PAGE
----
When acquiring fine jewelry and gems, it's important to consider some precautionary measures before making a significant purchase. Diamonds, gemstones, and pearls appear in an exceptionally wide range of quality and sizes, therefore prices vary greatly. Additionally, with the advances in technology, it's virtually impossible for the untrained eye to detect some fabricated, enhanced, or treated stones.
Despite the potential pitfalls, there are steps you can take to gain greater confidence when making a purchase and to protect yourself from unknowingly buying a fake or treated gem.
- First and foremost, purchase gems and jewelry from a reputable jewelry retailer, designer, auction house, or from a source that comes highly recommended from someone you trust.
- Request a third-party diamond or gemstone report or certificate that outlines a stone's quality, color, and cut. This is especially important when acquiring diamonds and colored gemstones such as rubies, emeralds, and sapphires, which are commonly treated to enhance color, clarity, and overall quality. Several reputable organizations, such as the Gemological Institute of America (GIA), provide this service. (See list of sources below.)
- Don't look for a return on investment. Historically, high-quality diamonds and gemstones have risen in price over the years, but there are no guarantees. Any industry expert will advise you to buy jewelry because you love it, not because you intend to make a profit one day.
- Consider the auction houses for hard-to-find gems and contemporary designers. Many auction houses have expanded their jewelry offerings to include a wide selection of stones and contemporary designs, in addition to estate pieces. Also, auction houses have a team of in-house experts available to help you learn about jewelry, track down special requests, and advise on bidding. Take note: If a stone is not described in the catalog as natural, it is likely heat or laser treated or oiled to enhance its color and quality. It is common practice to treat high-quality rubies, emeralds, and sapphires, but a treated stone will obviously not command as high a price as a natural stone. You must inquire and have third-party documentation about the authenticity of piece.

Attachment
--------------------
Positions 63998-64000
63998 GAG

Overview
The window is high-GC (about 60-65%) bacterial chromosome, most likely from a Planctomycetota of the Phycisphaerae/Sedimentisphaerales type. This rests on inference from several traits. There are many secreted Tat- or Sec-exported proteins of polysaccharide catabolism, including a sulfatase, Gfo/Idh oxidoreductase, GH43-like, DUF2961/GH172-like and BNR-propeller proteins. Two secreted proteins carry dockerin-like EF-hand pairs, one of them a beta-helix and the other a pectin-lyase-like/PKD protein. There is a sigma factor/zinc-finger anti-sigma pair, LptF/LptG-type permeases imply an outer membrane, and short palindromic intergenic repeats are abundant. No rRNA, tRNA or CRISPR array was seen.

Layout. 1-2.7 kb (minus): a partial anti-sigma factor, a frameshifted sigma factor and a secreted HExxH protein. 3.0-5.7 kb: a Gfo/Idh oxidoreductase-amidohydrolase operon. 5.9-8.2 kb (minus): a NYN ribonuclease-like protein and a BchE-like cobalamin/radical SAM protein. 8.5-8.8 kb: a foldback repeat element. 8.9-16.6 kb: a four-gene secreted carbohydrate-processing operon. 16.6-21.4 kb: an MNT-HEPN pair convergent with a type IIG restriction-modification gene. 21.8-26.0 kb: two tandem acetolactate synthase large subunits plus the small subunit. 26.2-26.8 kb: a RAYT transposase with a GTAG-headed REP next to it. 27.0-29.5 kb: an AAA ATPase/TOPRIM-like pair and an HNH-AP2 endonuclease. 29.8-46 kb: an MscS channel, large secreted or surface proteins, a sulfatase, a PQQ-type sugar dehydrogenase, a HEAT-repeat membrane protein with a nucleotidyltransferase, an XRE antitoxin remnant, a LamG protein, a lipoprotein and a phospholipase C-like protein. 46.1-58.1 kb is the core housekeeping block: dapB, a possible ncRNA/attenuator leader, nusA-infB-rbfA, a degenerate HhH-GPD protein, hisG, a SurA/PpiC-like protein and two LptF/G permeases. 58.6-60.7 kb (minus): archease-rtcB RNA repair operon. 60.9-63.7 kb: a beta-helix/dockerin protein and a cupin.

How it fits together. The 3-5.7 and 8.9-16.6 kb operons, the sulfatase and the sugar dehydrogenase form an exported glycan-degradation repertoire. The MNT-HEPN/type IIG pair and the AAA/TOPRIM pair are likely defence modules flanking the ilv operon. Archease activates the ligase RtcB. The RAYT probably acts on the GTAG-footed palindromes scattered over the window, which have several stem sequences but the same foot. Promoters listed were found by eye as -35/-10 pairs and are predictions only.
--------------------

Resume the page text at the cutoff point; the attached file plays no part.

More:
- Enlist a reputable jewelry consultant to help you track down rare stones, antique jewelry, or hard-to-find pieces from designers who don't sell through typical retail stores but on a by-appointment basis. An industry expert will have direct access to the designer or manufacturer, and their educated advice can prove to be a valuable asset when making an important acquisition.
- Get insurance. Once you have made a purchase, invest in adequate insurance to protect your assets. Just as you would an automobile or a home, it's critical to insure high-quality jewelry.
When buying a diamond, the age-old four c's — carat, cut, clarity, and color — remain the industry-wide parameters used to judge and price a stone. However, since two stones with the same description on paper can appear visibly different, it's critical to assess the overall appearance of a stone. Always request an unbiased third-party appraisal report, which is common practice for most stones weighing one carat or more.
Also known as fancy diamonds, colored diamonds are the by-products of negligible amounts of elements in the earth that alter the color of the diamond crystal. Yellow diamonds owe their color to nitrogen, sometimes combined with hydrogen; green diamonds are the result of irradiation from radioactive materials such as uranium; and the presence of boron creates a blue diamond. The rarest and most valuable color varieties are red, purple, green, and orange; pink, yellow, and brown diamonds are more common but are extremely scarce in intense shades and large sizes.
Due to the extraordinary values of these relatively small gems, it is important to seek expert advice when purchasing a significant colored diamond. Whether buying from an auction house, diamond dealer, or retail jeweler, it is imperative to obtain a gemological certificate to verify that the stone is natural and untreated. The value of a colored diamond depends primarily on the intensity of its color, which is graded on an industry scale that progresses from faint to fancy vivid. Because there are parameters within these designations, it is helpful to make side-by-side comparisons with other similarly graded stones to assess a particular gem's color saturation.